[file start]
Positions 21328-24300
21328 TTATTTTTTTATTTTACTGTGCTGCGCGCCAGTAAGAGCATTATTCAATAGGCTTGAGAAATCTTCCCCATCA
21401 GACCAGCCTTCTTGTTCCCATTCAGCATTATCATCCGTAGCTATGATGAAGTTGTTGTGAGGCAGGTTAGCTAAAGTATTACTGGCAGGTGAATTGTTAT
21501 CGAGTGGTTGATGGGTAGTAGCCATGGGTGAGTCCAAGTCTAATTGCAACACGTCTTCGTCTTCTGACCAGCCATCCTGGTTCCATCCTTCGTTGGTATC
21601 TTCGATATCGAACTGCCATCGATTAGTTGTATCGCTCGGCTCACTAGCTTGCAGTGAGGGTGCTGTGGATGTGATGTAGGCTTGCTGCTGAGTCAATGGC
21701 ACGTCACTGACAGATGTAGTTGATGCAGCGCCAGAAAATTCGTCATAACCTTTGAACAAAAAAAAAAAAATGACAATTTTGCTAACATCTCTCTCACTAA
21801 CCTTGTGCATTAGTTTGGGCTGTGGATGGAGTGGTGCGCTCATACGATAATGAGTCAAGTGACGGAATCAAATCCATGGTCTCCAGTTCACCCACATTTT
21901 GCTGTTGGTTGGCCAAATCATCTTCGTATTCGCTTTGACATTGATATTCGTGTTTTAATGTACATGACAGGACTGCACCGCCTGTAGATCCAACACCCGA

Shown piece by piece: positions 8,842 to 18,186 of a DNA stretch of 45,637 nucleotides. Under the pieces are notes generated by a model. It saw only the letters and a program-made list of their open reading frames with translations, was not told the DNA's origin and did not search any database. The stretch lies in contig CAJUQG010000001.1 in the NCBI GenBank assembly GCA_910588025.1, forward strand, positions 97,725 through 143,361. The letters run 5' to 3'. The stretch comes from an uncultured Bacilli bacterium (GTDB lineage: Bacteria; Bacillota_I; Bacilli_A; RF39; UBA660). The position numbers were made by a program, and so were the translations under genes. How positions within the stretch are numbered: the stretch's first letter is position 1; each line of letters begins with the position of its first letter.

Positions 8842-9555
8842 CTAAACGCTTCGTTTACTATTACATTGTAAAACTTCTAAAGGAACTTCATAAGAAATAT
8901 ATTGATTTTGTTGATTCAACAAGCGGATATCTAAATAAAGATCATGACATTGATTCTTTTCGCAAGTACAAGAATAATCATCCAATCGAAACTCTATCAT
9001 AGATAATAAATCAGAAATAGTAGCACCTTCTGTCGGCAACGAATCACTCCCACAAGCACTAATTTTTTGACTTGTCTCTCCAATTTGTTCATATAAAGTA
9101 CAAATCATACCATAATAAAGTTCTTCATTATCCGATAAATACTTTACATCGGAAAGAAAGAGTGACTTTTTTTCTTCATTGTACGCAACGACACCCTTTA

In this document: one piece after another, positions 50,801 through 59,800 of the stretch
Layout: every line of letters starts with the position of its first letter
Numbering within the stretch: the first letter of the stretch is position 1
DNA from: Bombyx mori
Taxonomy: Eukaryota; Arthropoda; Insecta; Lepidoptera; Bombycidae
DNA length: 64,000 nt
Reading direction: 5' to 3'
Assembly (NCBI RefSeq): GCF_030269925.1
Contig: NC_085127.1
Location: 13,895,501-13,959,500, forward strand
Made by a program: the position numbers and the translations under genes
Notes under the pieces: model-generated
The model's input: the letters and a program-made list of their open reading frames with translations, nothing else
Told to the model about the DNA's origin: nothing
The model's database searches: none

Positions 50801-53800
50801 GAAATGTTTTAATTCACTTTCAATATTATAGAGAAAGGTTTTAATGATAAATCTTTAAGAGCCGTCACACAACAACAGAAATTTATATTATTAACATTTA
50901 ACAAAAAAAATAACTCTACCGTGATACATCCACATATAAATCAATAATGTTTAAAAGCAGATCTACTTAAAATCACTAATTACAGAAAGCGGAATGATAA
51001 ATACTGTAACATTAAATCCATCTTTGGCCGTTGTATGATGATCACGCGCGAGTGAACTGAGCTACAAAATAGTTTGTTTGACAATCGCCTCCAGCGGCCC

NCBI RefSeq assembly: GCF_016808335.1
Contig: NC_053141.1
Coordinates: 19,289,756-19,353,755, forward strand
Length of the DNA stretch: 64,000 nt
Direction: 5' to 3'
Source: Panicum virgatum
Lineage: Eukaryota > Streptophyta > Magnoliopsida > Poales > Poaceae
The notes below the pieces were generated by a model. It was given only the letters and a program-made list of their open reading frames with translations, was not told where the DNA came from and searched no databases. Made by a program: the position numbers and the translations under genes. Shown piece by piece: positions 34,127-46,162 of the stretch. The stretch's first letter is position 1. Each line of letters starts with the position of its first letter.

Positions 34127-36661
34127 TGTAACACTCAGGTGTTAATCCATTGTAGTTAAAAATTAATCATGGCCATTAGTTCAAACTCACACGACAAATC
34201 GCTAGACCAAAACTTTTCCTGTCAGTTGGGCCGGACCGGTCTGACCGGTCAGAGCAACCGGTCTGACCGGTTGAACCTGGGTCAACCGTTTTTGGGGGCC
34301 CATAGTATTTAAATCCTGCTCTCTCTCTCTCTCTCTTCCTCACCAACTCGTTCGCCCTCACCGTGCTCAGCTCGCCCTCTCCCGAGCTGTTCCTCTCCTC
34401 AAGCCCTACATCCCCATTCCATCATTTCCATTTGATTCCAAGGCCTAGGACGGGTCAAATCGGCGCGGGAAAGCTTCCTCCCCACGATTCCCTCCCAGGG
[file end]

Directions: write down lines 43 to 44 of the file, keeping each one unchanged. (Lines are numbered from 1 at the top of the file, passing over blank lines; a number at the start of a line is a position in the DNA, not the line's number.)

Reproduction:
34127 TGTAACACTCAGGTGTTAATCCATTGTAGTTAAAAATTAATCATGGCCATTAGTTCAAACTCACACGACAAATC
34201 GCTAGACCAAAACTTTTCCTGTCAGTTGGGCCGGACCGGTCTGACCGGTCAGAGCAACCGGTCTGACCGGTTGAACCTGGGTCAACCGTTTTTGGGGGCC